Responding to Ransomware: Security experts share steps for remediation

Bank Automation News asked six cybersecurity experts how to defend against ransomware attacks, which have been on the rise this year. It’s best to be on offense with a plan before an attack, experts say. Organizations should prepare for a cyberattack by running through scenarios to ensure everyone knows what to do, said Carolyn Crandall, […]

DeFi ‘blowing up,’ Coinbase chief compliance officer says

That banks and financial institutions can no longer ignore the cryptocurrency space may be a bygone conclusion. But are they ready for decentralized finance within that space? Cryptocurrency has seen rapid adoption, with estimates that 23% of Americans now own crypto, a panel said yesterday at the Association of Certified Anti-Money Laundering Specialists (ACAMS) conference […]

Vista seals $1.5B deal for software firm Blue Prism

Private equity firm Vista Equity Partners is to acquire automation software developer Blue Prism Group Plc for about 1.1 billion pounds ($1.5 billion), in yet another takeover of a U.K. tech company by a foreign buyer.

Blue Prism recommended Vista’s bid of 1,125 pence a share in a statement Tuesday. The offer represents a premium of about 35% to Blue Prism’s closing price of 832 pence on Aug. 27, the last full trading day before takeover interest became public.

The deal barely claws back the value lost this year as Blue Prism’s shares fell by around a third, pulled lower by concerns over gaps in its portfolio and the cost of developing the products needed to keep the company competitive.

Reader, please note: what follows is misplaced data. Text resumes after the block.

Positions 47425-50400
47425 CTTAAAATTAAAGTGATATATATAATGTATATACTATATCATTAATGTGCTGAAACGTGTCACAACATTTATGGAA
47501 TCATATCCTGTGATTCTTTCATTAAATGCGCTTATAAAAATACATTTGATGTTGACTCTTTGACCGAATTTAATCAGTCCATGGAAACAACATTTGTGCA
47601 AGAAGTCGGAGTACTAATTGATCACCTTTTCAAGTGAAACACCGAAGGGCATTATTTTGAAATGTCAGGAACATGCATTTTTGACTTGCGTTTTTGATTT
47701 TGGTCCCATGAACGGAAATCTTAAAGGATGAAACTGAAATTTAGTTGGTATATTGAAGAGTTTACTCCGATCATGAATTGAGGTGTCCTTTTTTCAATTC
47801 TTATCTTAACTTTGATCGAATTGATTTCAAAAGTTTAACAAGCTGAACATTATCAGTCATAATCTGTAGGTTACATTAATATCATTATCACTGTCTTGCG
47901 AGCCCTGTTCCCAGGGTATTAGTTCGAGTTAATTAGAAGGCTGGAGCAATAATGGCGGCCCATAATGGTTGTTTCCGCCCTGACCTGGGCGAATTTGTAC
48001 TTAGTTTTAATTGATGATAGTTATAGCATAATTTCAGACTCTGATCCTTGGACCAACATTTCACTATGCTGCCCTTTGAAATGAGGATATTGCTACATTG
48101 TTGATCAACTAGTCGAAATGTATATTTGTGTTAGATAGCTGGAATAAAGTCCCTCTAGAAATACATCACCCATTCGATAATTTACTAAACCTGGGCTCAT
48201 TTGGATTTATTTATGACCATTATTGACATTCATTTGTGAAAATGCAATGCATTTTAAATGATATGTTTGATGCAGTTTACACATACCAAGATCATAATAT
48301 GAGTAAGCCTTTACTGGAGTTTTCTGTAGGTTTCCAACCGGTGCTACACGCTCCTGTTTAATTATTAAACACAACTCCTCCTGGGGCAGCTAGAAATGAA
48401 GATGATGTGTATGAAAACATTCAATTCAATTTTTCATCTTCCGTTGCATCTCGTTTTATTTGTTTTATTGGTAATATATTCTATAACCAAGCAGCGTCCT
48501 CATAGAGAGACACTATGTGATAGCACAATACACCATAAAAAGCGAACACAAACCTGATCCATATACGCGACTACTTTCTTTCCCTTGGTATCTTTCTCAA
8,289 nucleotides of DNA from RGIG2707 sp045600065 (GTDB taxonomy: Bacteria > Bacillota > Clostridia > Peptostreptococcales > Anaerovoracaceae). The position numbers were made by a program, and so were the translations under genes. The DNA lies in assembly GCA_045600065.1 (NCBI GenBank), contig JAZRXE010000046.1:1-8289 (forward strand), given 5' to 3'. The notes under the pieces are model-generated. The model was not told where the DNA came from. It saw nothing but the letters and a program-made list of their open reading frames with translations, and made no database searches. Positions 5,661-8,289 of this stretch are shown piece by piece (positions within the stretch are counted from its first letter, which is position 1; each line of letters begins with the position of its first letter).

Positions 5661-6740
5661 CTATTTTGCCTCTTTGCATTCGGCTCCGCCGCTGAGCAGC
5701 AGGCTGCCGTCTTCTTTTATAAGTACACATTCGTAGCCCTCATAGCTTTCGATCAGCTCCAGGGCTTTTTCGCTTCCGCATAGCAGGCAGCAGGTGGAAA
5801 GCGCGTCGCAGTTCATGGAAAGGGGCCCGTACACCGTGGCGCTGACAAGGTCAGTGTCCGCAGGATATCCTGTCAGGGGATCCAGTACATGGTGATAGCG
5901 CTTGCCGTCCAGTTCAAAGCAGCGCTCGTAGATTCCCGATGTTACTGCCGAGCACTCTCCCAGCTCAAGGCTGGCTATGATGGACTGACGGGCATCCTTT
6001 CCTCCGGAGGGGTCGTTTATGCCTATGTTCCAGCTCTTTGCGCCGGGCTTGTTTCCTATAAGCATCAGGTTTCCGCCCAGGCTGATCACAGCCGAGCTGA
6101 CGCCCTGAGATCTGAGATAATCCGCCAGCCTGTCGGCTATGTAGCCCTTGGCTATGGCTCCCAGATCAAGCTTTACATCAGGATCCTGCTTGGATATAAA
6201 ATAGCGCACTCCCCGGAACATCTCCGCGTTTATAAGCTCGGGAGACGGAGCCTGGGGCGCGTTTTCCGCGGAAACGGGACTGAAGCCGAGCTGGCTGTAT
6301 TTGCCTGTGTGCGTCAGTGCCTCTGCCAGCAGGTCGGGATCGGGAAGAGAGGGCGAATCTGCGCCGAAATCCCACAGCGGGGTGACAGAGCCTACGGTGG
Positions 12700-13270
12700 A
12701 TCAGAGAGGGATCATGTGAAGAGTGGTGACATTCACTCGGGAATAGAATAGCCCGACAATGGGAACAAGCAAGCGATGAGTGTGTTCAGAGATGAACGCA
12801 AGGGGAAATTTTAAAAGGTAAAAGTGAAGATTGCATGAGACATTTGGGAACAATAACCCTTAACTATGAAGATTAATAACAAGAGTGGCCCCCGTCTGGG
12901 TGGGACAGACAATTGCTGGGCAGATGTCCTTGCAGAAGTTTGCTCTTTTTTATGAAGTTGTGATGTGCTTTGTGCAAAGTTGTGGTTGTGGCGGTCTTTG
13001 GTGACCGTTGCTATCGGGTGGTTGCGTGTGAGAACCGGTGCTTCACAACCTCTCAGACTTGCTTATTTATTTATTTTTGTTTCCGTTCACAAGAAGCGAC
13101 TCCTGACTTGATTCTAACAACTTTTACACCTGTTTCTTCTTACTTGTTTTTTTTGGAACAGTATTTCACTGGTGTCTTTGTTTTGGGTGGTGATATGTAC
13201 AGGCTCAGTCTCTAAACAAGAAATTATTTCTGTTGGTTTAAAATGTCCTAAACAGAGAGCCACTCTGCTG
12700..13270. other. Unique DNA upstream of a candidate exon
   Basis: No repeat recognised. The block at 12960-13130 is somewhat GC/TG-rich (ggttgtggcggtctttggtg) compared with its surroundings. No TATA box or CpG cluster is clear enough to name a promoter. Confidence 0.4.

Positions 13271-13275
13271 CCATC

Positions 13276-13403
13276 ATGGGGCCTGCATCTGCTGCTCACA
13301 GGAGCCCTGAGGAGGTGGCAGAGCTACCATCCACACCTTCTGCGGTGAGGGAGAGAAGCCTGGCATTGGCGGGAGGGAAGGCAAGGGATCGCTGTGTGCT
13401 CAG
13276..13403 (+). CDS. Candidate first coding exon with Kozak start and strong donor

Blue Prism’s shares fell as much as 3.3% to 1,150 pence in early trading Tuesday in London.

“While investors will no doubt have hoped for more, we note that Blue Prism has lowered full-year 2021 revenue expectations,” Jefferies analysts wrote in a note. “This obviously creates a weak negotiating position to extract a high price.”

It’s the latest in a growing number of British companies being sold to overseas buyers as foreign investors take advantage of valuations depressed by the pandemic and Brexit.

Image by Bloomberg Mercury

The government has welcomed the trend as a sign of confidence in the country’s economic prospects, yet it’s also sowing concerns that promising growth industries are being stripped of their expertise and strategic autonomy.

In February Dialog Semiconductor Plc was acquired by Japan’s Renesas Electronics Corp in a $5.6 billion deal, and in July Tencent Group acquired game developer Sumo Group Plc for $1.26 billion.

Bloomberg first reported details of the Blue Prism acquisition. Some 23% of its shareholders have said they will back the deal, including Jupiter Investment Management and Lead Edge Capital Management, according to the statement.

Blue Prism said in late August that it was in discussions with Vista and another private equity firm, TPG, about possible offers for the company.

Vista aims to combine Blue Prism with existing portfolio company Tibco Software Inc., which it acquired in 2014. It plans to maintain Blue Prism’s U.K. headquarters and invest in research and development, people familiar with the matter said. One of its independent directors, Murray Rode, was previously a longtime member of Tibco Software’s management and served as its chief executive after its purchase by Vista.

Activist investor Coast Capital, which owns just under 3% of Blue Prism, recently said it’s open to a private equity takeover of the company after initially opposing a sale. The investment firm’s founder, James Rasteh, said the company’s management had now earned his trust.

The software company’s depressed valuation reflects concerns about gaps in its product portfolio and its distance from key clients and investors in the U.S., Rasteh said in August. He said his firm had spent five months drawing up potential operational improvements that would accelerate Blue Prism’s sales growth.